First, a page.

from tcn import compiled_tcn model = compiled_tcn(...) model.fit(x, y) # Keras model.
Arguments
TCN(nb_filters=64, kernel_size=2, nb_stacks=1, dilations=[1, 2, 4, 8, 16, 32], padding='causal', use_skip_connections=True, dropout_rate=0.0, return_sequences=True, activation='linear', kernel_initializer='he_normal', use_batch_norm=False, **kwargs)
nb_filters
: Integer. The number of filters to use in the convolutional layers. Would be similar tounits
for LSTM.kernel_size
: Integer. The size of the kernel to use in each convolutional layer.dilations
: List. A dilation list. Example is: [1, 2, 4, 8, 16, 32, 64].nb_stacks
: Integer. The number of stacks of residual blocks to use.padding
: String. The padding to use in the convolutions. 'causal' for a causal network (as in the original implementation) and 'same' for a noncausal network.use_skip_connections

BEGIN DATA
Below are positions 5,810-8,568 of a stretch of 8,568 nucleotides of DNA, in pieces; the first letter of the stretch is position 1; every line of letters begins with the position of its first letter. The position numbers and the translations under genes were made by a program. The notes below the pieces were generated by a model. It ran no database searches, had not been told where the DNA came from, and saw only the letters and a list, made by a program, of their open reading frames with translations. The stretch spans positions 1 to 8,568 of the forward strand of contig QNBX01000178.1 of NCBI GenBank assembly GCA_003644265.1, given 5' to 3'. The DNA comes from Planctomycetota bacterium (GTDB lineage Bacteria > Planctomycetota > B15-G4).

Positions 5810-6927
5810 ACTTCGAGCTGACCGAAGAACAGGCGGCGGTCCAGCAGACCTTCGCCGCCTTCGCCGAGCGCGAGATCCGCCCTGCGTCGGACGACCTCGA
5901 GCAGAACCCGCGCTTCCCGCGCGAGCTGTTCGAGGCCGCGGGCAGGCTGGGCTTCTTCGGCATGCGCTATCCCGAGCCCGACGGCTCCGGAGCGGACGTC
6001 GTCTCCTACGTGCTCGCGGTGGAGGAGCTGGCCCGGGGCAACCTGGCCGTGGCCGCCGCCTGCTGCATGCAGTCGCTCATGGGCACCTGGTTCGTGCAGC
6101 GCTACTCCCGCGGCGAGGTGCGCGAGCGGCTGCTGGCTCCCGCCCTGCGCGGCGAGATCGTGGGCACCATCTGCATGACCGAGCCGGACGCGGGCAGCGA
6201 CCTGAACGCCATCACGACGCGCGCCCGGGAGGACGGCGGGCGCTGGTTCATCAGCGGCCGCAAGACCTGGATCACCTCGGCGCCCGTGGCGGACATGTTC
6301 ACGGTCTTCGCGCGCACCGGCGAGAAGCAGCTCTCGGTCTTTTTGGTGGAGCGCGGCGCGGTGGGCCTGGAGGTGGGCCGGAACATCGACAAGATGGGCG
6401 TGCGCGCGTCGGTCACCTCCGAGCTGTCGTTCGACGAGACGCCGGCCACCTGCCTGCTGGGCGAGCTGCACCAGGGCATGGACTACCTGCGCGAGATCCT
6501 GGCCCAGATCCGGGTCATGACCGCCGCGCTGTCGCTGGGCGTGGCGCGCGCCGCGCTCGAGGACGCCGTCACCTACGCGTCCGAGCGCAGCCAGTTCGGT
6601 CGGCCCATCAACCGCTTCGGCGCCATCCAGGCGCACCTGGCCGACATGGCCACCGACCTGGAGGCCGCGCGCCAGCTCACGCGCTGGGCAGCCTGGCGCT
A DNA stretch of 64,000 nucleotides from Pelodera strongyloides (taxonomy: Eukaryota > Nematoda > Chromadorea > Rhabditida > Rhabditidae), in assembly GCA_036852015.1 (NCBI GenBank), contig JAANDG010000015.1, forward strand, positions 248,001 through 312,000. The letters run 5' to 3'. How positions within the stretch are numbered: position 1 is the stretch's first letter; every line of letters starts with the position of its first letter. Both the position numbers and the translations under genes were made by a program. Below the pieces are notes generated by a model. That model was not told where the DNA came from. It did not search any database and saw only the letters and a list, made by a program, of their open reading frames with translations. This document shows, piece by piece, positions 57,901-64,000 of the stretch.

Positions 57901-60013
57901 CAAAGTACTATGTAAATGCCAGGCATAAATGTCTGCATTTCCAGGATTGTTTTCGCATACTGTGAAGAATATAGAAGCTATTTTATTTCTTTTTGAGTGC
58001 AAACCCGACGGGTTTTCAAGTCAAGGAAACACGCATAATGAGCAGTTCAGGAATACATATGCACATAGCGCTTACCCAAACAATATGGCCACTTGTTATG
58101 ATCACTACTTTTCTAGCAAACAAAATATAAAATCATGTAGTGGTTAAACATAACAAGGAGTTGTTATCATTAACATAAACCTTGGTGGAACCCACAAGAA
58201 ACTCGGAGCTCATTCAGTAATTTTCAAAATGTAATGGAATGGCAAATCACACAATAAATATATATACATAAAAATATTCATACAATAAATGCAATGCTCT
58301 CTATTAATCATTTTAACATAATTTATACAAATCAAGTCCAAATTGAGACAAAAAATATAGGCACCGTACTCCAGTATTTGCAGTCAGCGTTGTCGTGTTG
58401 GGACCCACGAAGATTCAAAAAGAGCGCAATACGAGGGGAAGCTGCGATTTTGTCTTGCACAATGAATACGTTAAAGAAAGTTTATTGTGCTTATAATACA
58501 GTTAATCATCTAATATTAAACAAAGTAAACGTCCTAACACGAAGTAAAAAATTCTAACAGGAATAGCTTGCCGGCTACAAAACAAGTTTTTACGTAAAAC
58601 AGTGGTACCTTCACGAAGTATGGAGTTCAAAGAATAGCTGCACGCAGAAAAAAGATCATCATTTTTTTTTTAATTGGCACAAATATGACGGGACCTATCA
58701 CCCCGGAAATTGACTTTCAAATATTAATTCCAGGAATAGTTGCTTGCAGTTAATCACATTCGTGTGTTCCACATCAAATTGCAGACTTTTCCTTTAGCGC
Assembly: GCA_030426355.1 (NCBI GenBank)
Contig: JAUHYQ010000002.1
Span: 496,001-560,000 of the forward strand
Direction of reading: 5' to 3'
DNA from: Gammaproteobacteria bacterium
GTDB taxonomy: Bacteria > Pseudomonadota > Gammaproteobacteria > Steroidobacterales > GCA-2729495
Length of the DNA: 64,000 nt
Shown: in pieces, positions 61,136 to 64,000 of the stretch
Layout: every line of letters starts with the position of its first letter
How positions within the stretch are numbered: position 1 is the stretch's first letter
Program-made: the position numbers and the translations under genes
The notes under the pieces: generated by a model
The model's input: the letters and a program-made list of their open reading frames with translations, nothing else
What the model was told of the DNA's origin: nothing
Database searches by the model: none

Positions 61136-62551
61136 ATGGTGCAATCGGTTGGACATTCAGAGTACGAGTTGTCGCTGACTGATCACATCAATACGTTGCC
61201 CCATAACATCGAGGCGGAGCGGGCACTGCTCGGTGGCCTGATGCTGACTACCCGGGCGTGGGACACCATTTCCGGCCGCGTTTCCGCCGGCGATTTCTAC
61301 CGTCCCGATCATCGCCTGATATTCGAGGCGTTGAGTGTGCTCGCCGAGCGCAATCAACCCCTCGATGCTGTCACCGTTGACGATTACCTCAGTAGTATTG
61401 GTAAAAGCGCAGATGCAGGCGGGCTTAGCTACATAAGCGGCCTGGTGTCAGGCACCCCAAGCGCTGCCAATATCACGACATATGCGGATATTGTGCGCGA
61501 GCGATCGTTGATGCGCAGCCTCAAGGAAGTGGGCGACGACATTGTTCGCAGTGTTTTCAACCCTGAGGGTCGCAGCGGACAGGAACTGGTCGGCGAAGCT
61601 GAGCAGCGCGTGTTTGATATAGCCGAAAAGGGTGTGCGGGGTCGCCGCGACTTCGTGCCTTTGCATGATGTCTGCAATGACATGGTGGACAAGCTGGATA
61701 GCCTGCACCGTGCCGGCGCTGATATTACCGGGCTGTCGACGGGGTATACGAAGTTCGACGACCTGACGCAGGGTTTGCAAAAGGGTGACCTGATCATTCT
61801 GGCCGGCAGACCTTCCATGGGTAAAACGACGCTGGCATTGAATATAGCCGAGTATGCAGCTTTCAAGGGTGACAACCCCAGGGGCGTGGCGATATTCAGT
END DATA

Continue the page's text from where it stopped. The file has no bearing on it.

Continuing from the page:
: Boolean. If we want to add skip connections from input to each residual block.return_sequences
: Boolean. Whether to return the last output in the output sequence, or the full sequence.dropout_rate
: Float between 0 and 1. Fraction of the input units to drop.activation
: The activation used in the residual blocks o = activation(x + F(x)).kernel_initializer
: Initializer for the kernel weights matrix (Conv1D).use_batch_norm
: Whether to use batch normalization in the residual layers or not.kwargs
: Any other arguments for configuring parent class Layer. For example "name=str", Name of the model. Use unique names when using multiple TCN.
Input shape
3D tensor with shape (batch_size, timesteps, input_dim)
.
timesteps
can be None. This can be useful if each sequence is of a different length: Multiple Length Sequence Example.